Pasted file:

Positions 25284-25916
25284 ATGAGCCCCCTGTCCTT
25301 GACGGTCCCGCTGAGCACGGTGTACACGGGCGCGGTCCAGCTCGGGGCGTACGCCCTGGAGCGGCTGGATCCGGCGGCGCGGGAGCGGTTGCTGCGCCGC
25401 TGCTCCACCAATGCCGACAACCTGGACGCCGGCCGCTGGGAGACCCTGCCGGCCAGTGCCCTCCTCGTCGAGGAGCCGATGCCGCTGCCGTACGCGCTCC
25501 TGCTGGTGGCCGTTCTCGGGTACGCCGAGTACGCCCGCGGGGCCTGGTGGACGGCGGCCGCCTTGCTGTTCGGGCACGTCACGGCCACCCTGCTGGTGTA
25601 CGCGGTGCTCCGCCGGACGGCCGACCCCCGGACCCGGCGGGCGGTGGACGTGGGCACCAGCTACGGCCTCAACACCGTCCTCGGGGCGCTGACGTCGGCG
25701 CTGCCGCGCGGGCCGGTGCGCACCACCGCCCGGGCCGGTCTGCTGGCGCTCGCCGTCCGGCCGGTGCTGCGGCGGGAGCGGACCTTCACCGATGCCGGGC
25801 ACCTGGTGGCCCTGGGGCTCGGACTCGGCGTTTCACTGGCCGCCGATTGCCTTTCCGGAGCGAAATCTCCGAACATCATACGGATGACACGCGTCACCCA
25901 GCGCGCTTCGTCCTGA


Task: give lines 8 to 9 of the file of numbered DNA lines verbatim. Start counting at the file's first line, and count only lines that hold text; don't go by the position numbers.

25801 ACCTGGTGGCCCTGGGGCTCGGACTCGGCGTTTCACTGGCCGCCGATTGCCTTTCCGGAGCGAAATCTCCGAACATCATACGGATGACACGCGTCACCCA
25901 GCGCGCTTCGTCCTGA